Security officials guarding the fence wore green vests, like crossing guards, and didn't flinch, except for one woman, who covered her ears every time the front pack zoomed by.

Couples held hands. Kids sat on dads' shoulders. People returned from concession stands ready to fill their bellies.

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They were less than 10 feet from the same kind of car that destroyed the same kind of fence, and nobody hustled by, nobody scurried through, nobody even seemed to time it to the cars running on the other side of the 2½-mile oval. It was too easy to convince yourself: Saturday's wreck was a freak accident. Cars tangle up and go flying in NASCAR races all the time. Rarely, if ever, does the detritus end up in fans' laps. Driving home from the race is far more dangerous than watching the race.

Ten rows up, Alex DiSanto, 18, pulled up his Dale Jr. T-shirt to reveal a rainbow on his left hip. One of the horizontal cables ripped off the fencing and lashed him, leaving a puffy, sand-dollar-sized bruise. He was just glad he got to keep the 18-inch-long cable.

"I'm back, in the same seat," DiSanto said. "It's the Daytona 500. I didn't want to miss this. I didn't get seriously hurt, so why not come back?"

The scene around him, after all, hadn't escaped his mind. He heard about how the tire nailed the kid, and he knew another fan ended up with a life-threatening head injury that necessitated surgery, and he saw Eddie's leg, split open and grotesque. And it's not that he shrugged those things off, or that he lacked empathy, or anything of the sort. There was a prevailing ethos in Section I that of course they had to come back Sunday, because the Eddie Huckabys out there would've wanted them to, because they needed to heal any leftover fears while Eddie started to heal his wound.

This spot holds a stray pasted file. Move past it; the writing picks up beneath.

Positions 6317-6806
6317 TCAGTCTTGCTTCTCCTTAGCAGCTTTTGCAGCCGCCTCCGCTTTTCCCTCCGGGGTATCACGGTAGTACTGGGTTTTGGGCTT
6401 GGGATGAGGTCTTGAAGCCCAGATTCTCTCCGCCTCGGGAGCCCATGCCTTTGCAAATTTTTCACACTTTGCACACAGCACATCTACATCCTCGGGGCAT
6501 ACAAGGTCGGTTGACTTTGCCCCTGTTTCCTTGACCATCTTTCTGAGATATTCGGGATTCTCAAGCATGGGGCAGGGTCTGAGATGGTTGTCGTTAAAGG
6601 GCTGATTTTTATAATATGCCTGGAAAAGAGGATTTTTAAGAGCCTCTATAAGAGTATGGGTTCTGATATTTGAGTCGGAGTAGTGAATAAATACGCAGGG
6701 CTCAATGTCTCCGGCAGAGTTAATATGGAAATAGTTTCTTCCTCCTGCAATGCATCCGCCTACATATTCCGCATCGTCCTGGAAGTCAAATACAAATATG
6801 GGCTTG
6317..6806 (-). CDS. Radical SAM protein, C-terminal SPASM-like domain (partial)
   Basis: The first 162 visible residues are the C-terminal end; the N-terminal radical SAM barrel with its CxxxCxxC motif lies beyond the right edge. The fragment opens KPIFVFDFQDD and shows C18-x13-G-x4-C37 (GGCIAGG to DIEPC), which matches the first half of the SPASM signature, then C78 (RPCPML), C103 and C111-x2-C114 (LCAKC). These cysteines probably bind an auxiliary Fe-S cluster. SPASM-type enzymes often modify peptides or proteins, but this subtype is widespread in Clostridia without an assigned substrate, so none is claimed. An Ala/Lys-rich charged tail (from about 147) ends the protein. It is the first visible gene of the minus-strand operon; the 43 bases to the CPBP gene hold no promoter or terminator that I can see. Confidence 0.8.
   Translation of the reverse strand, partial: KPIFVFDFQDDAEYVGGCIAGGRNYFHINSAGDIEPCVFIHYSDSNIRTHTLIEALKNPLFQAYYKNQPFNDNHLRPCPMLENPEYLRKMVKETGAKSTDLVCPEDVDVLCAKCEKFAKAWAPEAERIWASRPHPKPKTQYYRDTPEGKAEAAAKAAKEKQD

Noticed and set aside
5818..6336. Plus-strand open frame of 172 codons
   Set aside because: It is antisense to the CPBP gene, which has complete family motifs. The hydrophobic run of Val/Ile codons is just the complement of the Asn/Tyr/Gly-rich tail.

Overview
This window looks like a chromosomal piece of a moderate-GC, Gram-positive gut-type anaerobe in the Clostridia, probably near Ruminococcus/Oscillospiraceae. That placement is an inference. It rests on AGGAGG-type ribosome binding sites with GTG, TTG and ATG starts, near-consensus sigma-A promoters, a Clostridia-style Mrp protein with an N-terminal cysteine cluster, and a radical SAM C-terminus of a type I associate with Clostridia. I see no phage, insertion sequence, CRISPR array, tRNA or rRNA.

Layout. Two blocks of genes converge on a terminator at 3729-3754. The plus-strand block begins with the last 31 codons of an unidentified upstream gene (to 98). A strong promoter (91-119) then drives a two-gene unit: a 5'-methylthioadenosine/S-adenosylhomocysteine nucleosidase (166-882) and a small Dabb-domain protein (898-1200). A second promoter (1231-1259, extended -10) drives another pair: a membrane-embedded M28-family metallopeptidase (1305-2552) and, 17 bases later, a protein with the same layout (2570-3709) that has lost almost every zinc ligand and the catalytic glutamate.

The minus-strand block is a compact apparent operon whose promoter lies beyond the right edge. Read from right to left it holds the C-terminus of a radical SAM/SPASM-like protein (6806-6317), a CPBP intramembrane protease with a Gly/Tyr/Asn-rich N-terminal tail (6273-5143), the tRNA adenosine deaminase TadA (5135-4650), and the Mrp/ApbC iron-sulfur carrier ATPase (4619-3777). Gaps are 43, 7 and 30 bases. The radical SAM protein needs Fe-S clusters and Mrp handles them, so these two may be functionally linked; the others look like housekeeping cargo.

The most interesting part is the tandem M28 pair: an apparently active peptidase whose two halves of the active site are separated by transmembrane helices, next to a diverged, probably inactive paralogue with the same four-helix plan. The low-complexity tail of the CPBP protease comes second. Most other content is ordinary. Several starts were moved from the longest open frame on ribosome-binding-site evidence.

"He's going to have one hell of a NASCAR scar," Teri said. "He's going to pull up his shorts and go, 'Look, dude, my NASCAR scar.' "

By Lap 183, everyone in Section I was standing. This was the sort of racing Terry loved. Cars went three-wide into Lap 188. Keselowski dueled with Danica. Dale Jr. skulked nearby. Jimmie Johnson nosed toward the front. The biggest names, the biggest race. And the silent hope shared by all that maybe, just maybe, the spectacular lurked.

The caution flag flew soon thereafter. Terry snuck down again for a smoke. He pulled a Carlton 100 from the pack and talked about how great a race week this had been, how it would've been perfect if Eddie were there and healthy. He had texted him a picture of us earlier, holding a sign that said GET WELL SOON. He thought Eddie would like that someone was in his seat.